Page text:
Some counties and cities in California may have laws requiring rabies boosters every 1-2 years, which override the 3-year vaccine labels. Check with your local animal control agency for rabies vaccine requirements in your jurisdiction. The rabies vaccination certificate should indicate the vaccine type, date given, and date the immunity expires to ensure compliance.

Veterinarians typically recommend administering the first rabies vaccine at the same time as the last kitten booster of core vaccines, around 16-20 weeks of age. Giving the rabies vaccine simultaneously helps provide early immunity against the deadly rabies virus (PetMD).

Rabies Vaccine Exemptions

There are some exemptions to the rabies vaccine requirements in California. According to the Los Angeles County Department of Public Health Rabies Vaccination Exemption guidelines, exemptions are only valid for 1 year and an application must be submitted each year for renewal. Permanent exemptions do not exist in California.

The County of Orange notes that as of January 1, 2012, California State Law began allowing rabies vaccination exemptions if approved by the Local Health Officer (LHO). More details can be found on the County of Orange Rabies Exemption Request page.

According to the LA County Rabies Exemption Guidelines, exemptions are only for dogs and California does not accept positive rabies titers in lieu of a rabies vaccine.

Importance of Rabies Prevention

Rabies is an almost always fatal viral disease that can spread between animals and humans. According to the Centers for Disease Control and Prevention, rabies kills approximately 59,000 people worldwide each year, mostly in Africa and Asia (1). While human rabies deaths are rare in the United States, with only 1-3 cases per year, the virus continues to circulate in wild animal populations (2).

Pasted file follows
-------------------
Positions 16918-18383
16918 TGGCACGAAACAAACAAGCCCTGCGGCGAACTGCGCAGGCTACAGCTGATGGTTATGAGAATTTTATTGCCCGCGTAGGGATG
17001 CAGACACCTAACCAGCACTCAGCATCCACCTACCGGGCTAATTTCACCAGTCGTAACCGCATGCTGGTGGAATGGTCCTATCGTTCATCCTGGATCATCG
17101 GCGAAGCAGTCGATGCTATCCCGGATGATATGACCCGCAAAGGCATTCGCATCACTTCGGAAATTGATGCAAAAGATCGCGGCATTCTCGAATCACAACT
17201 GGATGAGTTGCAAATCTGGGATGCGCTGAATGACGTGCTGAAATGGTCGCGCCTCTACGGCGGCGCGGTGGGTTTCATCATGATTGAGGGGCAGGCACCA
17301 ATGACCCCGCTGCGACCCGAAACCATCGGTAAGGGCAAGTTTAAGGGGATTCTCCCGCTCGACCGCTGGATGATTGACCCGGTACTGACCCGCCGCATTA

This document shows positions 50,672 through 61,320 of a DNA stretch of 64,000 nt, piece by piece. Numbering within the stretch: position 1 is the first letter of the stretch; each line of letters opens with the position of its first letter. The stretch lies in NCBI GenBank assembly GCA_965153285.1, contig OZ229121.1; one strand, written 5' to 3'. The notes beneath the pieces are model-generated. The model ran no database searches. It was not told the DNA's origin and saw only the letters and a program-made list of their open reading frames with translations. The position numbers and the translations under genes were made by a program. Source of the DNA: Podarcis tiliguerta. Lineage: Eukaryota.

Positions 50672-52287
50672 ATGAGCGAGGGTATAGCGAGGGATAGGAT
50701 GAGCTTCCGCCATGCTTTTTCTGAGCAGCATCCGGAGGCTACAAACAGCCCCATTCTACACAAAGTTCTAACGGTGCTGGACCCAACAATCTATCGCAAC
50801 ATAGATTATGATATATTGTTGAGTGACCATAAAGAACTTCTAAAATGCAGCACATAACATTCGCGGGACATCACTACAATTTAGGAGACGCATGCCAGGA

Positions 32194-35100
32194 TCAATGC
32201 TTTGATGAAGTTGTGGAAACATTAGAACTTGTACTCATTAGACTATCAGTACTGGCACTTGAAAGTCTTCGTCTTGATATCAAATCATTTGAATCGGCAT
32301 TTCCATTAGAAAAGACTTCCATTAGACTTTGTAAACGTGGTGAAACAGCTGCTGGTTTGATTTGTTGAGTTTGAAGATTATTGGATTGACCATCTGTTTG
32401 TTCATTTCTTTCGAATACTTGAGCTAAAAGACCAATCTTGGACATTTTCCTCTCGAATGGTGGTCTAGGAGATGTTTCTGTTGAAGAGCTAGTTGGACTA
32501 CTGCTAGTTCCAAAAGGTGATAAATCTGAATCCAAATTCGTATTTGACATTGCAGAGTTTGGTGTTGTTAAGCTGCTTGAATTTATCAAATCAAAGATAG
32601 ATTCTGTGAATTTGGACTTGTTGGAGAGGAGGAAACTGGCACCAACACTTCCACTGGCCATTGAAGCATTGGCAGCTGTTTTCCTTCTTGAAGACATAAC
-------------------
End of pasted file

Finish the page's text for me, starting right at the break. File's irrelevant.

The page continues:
Because rabies has a near 100% fatality rate once symptoms appear, vaccination of pets and prompt post-exposure prophylaxis after bites are critical public health measures (3). Routine rabies vaccination of dogs alone is estimated to save hundreds of thousands of human lives every year by reducing rabies transmission (4).

In the U.S., vaccination requirements for pets have kept domestic dogs and cats from being significant sources of rabies transmission. Maintaining high rabies vaccination rates in pets protects family pets, public health, and prevents the need for expensive state and local rabies control programs.







In summary, while rabies vaccination is not an absolute legal requirement for cats across all of California, it is highly recommended by veterinarians and public health officials. The risks posed by rabies far outweigh any potential side effects of vaccination. By staying up-to-date on your cat’s rabies shots as recommended by your vet, you are protecting your pet’s health and playing a role in the larger public health effort to control and eventually eliminate this fatal disease. Most cities and counties in California have local laws requiring rabies vaccination for cats, with exemptions in some cases for indoor-only cats. But even for indoor cats, the rabies vaccine provides vital protection in case they accidentally escape. Work with your vet to ensure your cat receives their first rabies shot by 16 weeks of age and remains current throughout their life.